Haemovigilance is the ‘systematic surveillance of adverse reactions and adverse events related to transfusion’ with the aim of improving transfusion safety. Transfusion reactions and adverse events should be investigated by the clinical team and hospital transfusion team and reviewed by the hospital transfusion committee. SHOT invites voluntary reporting of serious adverse transfusion reactions, errors and events as well as near-miss incidents. Under the Blood Safety and Quality Regulations 2005 (BSQR) there is a legal requirement to report serious adverse reactions and events to the Medicines and Healthcare Products Regulatory Agency (MHRA). The MHRA also inspects blood establishments (transfusion centres) and hospital transfusion laboratories to ensure their processes and quality standards comply with the BSQR. SHOT and MHRA work closely together and have a joint reporting system through the SABRE IT system (http://www.mhra.gov.uk/Safetyinformation/Reportingsafetyproblems/Blood/).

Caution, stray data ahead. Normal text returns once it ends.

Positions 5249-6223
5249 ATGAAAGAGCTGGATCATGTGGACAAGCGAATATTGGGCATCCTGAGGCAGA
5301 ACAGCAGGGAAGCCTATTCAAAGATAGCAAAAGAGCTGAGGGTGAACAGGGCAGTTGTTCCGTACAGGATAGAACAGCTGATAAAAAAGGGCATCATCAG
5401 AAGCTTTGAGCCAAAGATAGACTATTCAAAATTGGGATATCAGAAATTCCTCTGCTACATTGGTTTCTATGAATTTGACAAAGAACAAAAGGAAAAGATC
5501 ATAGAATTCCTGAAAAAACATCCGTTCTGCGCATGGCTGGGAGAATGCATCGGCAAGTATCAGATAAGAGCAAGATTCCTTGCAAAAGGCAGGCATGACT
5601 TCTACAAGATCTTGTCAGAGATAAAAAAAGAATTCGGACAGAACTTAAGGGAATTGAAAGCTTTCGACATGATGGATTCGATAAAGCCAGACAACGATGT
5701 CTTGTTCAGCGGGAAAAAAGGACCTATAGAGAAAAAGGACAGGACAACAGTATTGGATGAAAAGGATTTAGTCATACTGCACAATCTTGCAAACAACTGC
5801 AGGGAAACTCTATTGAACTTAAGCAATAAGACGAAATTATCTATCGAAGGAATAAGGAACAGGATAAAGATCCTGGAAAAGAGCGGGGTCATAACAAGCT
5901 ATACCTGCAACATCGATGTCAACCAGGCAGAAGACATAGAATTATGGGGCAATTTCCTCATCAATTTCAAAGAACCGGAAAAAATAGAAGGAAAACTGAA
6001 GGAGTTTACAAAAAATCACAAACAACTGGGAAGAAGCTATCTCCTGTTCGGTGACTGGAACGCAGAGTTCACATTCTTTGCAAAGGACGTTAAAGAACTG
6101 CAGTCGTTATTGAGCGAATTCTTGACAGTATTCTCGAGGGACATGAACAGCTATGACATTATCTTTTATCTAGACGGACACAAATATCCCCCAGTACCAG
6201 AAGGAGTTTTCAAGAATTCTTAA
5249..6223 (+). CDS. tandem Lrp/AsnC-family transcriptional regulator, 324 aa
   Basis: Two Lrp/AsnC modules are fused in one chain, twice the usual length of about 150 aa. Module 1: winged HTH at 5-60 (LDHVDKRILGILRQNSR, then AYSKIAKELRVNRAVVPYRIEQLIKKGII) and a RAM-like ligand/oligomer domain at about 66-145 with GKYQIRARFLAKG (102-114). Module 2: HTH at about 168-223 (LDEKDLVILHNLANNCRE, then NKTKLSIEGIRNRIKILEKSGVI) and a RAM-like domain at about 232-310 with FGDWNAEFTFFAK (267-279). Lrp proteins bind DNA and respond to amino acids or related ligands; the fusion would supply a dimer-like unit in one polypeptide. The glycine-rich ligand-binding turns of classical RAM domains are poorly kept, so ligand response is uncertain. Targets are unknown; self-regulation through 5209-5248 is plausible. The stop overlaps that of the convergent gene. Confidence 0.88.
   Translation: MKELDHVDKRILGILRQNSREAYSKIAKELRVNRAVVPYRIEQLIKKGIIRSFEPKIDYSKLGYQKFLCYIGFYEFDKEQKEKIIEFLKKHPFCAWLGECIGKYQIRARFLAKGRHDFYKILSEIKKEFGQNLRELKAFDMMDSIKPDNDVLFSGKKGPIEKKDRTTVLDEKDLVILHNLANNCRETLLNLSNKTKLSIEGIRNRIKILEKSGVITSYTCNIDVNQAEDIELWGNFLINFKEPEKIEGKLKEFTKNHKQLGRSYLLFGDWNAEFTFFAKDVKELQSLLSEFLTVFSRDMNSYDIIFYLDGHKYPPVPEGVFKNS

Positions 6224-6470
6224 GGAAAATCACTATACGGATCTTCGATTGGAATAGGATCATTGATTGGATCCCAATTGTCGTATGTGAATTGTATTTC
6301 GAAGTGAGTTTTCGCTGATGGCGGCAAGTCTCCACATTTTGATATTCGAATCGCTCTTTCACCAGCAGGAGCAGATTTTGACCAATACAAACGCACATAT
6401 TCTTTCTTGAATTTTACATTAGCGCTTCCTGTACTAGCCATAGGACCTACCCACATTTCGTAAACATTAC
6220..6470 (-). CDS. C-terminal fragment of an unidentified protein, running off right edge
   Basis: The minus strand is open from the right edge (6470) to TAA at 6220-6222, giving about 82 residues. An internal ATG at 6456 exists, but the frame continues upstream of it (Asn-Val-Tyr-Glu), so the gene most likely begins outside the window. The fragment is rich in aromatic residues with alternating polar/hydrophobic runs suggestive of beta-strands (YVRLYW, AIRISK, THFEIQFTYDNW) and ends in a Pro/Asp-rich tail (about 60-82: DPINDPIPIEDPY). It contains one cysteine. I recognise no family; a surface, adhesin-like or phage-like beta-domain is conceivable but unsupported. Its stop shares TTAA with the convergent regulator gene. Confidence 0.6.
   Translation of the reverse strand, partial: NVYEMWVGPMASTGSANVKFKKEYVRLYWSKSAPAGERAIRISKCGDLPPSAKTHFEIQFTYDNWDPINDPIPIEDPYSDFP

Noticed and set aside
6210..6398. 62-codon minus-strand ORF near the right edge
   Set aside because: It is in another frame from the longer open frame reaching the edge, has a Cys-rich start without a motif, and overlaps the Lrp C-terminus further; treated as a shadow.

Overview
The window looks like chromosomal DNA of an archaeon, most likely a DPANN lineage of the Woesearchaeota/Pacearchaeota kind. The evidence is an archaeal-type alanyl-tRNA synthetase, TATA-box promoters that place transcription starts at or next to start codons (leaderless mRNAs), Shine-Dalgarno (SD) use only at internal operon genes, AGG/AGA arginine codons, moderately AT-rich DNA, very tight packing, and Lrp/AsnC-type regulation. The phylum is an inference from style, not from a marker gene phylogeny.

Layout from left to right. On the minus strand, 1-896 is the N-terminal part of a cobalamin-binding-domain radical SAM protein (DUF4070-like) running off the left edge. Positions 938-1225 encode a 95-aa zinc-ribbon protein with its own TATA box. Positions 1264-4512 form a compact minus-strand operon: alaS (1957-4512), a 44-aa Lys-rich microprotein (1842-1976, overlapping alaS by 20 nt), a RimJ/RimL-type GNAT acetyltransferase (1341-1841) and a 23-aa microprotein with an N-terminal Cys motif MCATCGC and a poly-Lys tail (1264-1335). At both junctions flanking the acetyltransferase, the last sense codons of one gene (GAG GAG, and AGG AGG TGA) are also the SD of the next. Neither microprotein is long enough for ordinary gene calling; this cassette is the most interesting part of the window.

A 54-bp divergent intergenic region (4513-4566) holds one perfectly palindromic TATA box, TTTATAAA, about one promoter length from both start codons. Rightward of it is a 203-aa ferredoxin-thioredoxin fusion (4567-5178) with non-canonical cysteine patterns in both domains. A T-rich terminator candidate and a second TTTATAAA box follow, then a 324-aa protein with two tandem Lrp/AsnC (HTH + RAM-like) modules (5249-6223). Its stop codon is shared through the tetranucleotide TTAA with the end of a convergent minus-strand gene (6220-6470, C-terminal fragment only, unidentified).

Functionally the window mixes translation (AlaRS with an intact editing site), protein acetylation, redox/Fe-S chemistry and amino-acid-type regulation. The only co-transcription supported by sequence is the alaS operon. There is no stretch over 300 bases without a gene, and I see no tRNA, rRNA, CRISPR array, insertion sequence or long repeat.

Haemovigilance can identify transfusion hazards and demonstrate the effectiveness of interventions. SHOT reporting highlighted the importance of transfusion-related acute lung injury (TRALI) as a potentially lethal risk of transfusion and confirmed the benefit of sourcing fresh frozen plasma (FFP) from male donors. More recently, transfusion-associated circulatory overload (TACO) has been identified as an important preventable cause of death or major morbidity. Incidents of avoidable, delayed or under-transfusion are increasingly reported, leading to initiatives to improve the knowledge base of clinical staff and awareness of evidence-based guidelines.
Adverse effects of transfusion are commonly classified as infectious or non-infectious; acute or delayed; caused by errors or pathological reactions; and by their severity (mild, moderate or severe).